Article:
ISTANBUL - Hurriyet Daily News
Turkish riot policemen target protestors on July 14, 2013 on Istiklal Avenue in the center of Istanbul. AFP Photo
Turkey needs to improve guidelines on the timing and level of use of tear gas to disperse crowds, focusing on prohibitions on direct targeting, Human Rights Watch said July 17.
Following a similar call from the European Court of Human Rights, Human Rights Watch released a report focusing on the injuries caused by excessive or violent use of tear gas, including directly shooting protesters with tear gas canisters, which could cause serious injuries, and even loss of an eye.
The report followed the documentation of 10 cases of serious injuries, caused by police forces firing teargas canisters right at the demonstrators at close range. The cases included loss of an eye, fractures to the skull and breaking limbs. The organization also interviewed witnesses, lawyers and medical personnel, adding that the cases documented were only a minor portion of the “dozens that local medical and human rights groups recorded of people with serious head or upper body injuries.”
One of the cases included in the report was that of Burak Ünveren who lost his left eye after being hit by a canister from close range. 31 year old protester was quoted as saying, “I would guess that the police were around forty meters away from me when they fired at me. I am almost sure that this act of violence was deliberate.”
Another protester, a 48 year old man, was hit in the forehead after one of the policemen shot him “straight in the forehead.”
49 year old Ergin Şahin’s leg was broken after he was hit at close range, according to report, and Hasan Kılıçgedik, who too was in the forehead, suffered from a fractured skull and broken nose. Seçil Sucu was also one of those interviewed by the group, and was injured after being hit right above her left eye, causing a six-centimeter fracture in her skull that would take two-months to recover fully.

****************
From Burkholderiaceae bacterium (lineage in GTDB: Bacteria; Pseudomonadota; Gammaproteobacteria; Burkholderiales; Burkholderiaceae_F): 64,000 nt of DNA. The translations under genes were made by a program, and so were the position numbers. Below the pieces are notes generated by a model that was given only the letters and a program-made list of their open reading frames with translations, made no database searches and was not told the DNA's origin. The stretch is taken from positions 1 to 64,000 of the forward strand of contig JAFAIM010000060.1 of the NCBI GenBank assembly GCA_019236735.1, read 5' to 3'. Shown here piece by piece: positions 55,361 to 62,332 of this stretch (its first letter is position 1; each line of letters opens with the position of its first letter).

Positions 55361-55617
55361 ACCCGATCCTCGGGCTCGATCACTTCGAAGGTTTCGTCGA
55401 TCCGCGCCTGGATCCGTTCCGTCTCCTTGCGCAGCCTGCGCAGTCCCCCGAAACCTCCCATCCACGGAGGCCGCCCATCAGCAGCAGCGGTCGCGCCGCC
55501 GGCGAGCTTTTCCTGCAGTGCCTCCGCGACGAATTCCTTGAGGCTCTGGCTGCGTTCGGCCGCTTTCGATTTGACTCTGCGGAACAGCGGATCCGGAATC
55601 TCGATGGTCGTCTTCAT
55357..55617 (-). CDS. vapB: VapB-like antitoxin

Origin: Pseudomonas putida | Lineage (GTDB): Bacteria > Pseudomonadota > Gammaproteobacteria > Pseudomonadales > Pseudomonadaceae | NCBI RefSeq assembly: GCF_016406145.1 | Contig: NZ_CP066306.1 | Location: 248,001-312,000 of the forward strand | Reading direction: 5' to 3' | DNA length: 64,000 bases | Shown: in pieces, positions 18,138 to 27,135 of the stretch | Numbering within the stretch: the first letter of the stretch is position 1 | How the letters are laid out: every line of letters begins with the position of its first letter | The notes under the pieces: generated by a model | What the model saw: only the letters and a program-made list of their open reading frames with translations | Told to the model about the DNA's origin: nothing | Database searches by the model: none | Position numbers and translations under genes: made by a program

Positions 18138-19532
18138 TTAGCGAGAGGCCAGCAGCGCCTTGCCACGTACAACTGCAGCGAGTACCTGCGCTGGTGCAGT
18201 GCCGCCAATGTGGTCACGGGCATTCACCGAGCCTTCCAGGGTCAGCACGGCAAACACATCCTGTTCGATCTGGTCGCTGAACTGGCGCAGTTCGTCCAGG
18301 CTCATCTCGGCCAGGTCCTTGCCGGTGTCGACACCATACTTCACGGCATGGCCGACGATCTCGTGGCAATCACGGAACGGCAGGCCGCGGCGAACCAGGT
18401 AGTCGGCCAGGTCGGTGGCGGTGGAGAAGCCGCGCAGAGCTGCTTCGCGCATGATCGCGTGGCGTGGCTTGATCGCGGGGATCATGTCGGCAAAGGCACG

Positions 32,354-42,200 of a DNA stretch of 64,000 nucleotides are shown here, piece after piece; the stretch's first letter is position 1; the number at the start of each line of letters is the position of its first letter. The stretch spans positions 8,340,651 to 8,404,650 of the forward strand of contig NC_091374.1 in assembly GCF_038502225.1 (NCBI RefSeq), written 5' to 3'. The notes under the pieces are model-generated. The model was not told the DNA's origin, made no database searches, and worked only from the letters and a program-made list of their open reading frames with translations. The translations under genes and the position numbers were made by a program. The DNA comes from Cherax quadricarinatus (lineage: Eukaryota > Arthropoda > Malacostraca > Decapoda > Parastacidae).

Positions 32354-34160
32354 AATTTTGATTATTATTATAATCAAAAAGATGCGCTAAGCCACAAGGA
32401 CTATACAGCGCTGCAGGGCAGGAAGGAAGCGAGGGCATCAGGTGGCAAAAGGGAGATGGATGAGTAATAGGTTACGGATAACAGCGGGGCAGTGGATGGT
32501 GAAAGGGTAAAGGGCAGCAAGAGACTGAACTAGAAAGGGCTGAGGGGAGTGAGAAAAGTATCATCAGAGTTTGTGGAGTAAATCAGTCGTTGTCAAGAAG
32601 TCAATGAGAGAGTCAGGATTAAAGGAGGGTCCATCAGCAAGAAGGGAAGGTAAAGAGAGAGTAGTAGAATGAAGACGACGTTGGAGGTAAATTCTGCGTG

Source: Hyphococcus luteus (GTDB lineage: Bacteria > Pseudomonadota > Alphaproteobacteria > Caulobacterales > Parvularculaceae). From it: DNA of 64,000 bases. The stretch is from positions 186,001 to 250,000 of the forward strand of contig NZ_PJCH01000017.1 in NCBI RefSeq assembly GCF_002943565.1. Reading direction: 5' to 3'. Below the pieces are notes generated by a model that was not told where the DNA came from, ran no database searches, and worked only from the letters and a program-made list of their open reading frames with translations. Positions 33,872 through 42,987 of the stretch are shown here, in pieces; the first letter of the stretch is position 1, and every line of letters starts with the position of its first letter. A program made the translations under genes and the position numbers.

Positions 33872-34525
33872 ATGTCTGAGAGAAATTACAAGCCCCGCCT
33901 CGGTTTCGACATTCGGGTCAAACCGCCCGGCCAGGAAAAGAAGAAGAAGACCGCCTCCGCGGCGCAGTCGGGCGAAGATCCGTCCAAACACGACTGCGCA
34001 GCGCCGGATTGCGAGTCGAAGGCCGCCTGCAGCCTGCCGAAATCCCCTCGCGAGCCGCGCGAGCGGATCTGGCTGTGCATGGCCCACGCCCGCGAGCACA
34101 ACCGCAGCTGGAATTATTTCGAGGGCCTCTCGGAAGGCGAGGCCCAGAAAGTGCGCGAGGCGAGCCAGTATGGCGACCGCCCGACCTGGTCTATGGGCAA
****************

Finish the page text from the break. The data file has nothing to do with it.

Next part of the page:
The report also mentions a recent circular handed to police station to reinstate guidelines on tear gas use, instructing the use of water cannons before firing tear gas, and avoiding targeting enclosed spaces like schools and hospitals. The circular however fails to clarify directly targeting protesters at close range, according to Human Rights Watch.
Journalist Ahmet şık told Human Rights Watch that “some policemen fired the tear gas canisters in the correct way, but most of them fired them directly at the protesters, often from close range.”
The organization also quotes a police union spokesman, who told the group that police officers are trained properly regarding the use of tear gas, but failed at “being able to analyze the situation.”
The report stated that Turkey had “a poor record on holding the police and security forces accountable for abuses, excessive use of force, torture and other ill-treatment, and unlawful killings.”